Youth ministers take an active interest in teenagers for who they are, and not for some other purpose, say, fixing their problem behaviors or getting them to church. The thing teenagers should get from church if not from any place else is an adult or two who is genuinely interested in them as a human being.
To the marketplace, teens are consumers. To their schools, teens are producers of test scores. To their sports teams, teens are players. To the church, teens are beloved Human Beings created in God’s image.
It seems to me that, beyond their families (if they’re lucky) nothing else in youths’ lives relates to them this way. Not even other youth. Where else do teenagers encounter a community that recognizes the image of God in them and makes a habit of pointing it out?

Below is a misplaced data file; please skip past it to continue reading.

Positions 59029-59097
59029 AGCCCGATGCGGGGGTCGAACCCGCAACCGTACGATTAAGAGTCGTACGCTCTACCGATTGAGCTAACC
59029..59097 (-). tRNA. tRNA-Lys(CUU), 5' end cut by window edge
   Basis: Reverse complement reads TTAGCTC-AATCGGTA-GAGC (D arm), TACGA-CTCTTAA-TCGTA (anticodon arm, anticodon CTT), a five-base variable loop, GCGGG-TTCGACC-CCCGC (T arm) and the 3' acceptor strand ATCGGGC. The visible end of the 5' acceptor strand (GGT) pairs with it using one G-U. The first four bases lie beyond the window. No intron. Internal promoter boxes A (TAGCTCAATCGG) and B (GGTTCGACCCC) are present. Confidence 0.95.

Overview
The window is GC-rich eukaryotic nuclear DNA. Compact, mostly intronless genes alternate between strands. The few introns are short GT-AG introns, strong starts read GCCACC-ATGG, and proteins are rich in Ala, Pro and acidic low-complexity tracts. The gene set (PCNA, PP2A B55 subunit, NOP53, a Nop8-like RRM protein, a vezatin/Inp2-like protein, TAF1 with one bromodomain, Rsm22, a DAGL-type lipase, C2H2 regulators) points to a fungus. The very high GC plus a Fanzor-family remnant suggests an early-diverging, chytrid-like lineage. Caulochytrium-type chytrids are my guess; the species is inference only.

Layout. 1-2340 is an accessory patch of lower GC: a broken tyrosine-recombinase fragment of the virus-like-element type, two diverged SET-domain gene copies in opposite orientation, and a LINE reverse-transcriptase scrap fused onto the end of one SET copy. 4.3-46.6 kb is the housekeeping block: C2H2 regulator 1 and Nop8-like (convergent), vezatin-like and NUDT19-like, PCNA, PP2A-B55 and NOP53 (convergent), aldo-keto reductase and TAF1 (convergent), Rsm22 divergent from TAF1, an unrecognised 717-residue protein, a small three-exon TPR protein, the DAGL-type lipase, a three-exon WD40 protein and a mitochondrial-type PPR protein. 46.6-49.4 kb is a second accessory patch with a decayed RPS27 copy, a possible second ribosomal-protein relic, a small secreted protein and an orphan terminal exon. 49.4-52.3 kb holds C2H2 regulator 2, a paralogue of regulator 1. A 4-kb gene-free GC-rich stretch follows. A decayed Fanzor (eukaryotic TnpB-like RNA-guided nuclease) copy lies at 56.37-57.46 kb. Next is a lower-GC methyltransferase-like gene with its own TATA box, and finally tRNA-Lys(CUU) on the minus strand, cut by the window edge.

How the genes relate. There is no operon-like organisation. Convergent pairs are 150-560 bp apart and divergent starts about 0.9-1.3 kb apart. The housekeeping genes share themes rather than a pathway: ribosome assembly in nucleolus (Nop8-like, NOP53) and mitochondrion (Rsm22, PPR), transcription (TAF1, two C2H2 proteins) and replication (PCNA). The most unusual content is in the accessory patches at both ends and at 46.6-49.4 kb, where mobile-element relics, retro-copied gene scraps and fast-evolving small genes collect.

This is no specialized skill. In fact, the best way for churches to minister to youth in this way is to minister to adults this way. If church is a place where people give to one another the gift of an active interest in one anothers’ lives, youth will benefit along with the adults, and they’ll learn how to share that gift in the process.
(This is an ancillary benefit of Tapestry. Youth observe a community of youth ministers working with each other as collaborators, peers, and friends.)
What if the key to youth ministry in this era is nothing more than attention and genuine interest?